booktitle    = {The third international conference : modern vaccines/adjuvants formulation (MVAF 2010), Abstracts},
  keyword      = {Oral \ensuremath{\beta}-glucans modulate systemic antigen responses in dogs and pigs.},
  language     = {eng},
  location     = {Cannes, France},
  title        = {Oral \ensuremath{\beta}-glucans modulate systemic antigen responses in dogs and pigs},
  year         = {2010},
}

Chicago
Stuyven, Edith, Sven Arnouts, Bruno Goddeeris, and Eric Cox. 2010. “Oral Β-glucans Modulate Systemic Antigen Responses in Dogs and Pigs.” In The Third International Conference : Modern Vaccines/adjuvants Formulation (MVAF 2010), Abstracts.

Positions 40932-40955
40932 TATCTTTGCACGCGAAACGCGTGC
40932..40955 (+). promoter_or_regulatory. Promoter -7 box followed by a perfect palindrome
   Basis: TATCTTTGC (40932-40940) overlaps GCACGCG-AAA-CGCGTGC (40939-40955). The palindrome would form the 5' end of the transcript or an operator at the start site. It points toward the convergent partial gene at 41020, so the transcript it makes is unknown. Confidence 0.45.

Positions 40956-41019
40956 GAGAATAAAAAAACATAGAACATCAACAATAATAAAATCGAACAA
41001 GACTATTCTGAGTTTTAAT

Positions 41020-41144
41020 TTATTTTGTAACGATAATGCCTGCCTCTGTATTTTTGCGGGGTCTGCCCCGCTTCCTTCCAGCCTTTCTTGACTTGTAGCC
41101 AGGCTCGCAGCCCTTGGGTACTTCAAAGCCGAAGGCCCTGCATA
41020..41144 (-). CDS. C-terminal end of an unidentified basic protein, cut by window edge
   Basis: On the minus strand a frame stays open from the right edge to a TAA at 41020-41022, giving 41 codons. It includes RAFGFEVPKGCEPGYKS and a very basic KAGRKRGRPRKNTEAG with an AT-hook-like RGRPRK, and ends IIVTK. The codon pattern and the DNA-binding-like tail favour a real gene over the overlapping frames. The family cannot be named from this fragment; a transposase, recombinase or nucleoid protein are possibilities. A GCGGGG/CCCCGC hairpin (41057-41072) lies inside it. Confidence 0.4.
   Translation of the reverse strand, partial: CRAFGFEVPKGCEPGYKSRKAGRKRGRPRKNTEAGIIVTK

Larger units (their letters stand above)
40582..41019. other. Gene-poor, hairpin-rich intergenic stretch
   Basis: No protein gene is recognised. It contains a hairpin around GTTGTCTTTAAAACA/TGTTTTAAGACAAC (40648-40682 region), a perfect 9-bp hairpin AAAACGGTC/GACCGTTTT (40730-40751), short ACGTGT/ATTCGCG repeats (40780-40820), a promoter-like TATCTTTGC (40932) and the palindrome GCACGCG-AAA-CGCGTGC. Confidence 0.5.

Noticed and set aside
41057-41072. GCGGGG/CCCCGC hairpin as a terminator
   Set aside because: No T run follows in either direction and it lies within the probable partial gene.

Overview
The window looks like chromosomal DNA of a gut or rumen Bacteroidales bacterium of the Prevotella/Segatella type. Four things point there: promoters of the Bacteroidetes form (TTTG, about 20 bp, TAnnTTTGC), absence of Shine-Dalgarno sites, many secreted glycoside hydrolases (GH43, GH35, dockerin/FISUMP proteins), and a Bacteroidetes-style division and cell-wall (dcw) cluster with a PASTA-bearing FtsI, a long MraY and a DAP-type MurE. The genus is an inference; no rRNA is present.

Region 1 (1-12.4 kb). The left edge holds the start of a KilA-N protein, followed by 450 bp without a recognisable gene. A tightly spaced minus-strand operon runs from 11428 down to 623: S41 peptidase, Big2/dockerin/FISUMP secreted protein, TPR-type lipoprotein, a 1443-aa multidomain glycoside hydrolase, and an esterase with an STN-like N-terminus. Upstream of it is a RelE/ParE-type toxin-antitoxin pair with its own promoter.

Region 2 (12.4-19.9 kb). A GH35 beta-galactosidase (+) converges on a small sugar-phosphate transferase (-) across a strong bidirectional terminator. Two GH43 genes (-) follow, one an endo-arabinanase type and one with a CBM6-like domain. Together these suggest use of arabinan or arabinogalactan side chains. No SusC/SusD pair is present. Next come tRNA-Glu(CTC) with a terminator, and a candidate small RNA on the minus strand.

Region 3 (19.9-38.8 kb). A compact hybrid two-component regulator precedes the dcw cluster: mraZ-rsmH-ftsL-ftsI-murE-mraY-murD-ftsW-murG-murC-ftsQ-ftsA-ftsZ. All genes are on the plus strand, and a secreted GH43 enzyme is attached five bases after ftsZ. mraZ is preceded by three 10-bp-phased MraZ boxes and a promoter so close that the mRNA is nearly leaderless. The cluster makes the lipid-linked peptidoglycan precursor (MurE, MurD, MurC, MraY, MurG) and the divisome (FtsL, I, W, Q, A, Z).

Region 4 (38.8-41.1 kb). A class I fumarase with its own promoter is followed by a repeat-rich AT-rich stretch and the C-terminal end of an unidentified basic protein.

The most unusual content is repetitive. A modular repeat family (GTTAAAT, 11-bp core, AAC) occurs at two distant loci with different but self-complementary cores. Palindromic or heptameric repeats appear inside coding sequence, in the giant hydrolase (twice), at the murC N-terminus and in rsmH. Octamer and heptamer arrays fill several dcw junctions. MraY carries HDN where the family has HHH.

APA
Stuyven, E., Arnouts, S., Goddeeris, B., & Cox, E. (2010). Oral β-glucans modulate systemic antigen responses in dogs and pigs. The third international conference : modern vaccines/adjuvants formulation (MVAF 2010), Abstracts. Presented at the The third international conference : modern vaccines/adjuvants formulation (MVAF 2010).
Vancouver
1.
Stuyven E, Arnouts S, Goddeeris B, Cox E. Oral β-glucans modulate systemic antigen responses in dogs and pigs. The third international conference : modern vaccines/adjuvants formulation (MVAF 2010), Abstracts. 2010.
MLA
Stuyven, Edith, Sven Arnouts, Bruno Goddeeris, et al. “Oral Β-glucans Modulate Systemic Antigen Responses in Dogs and Pigs.” The Third International Conference : Modern Vaccines/adjuvants Formulation (MVAF 2010), Abstracts. 2010. Print.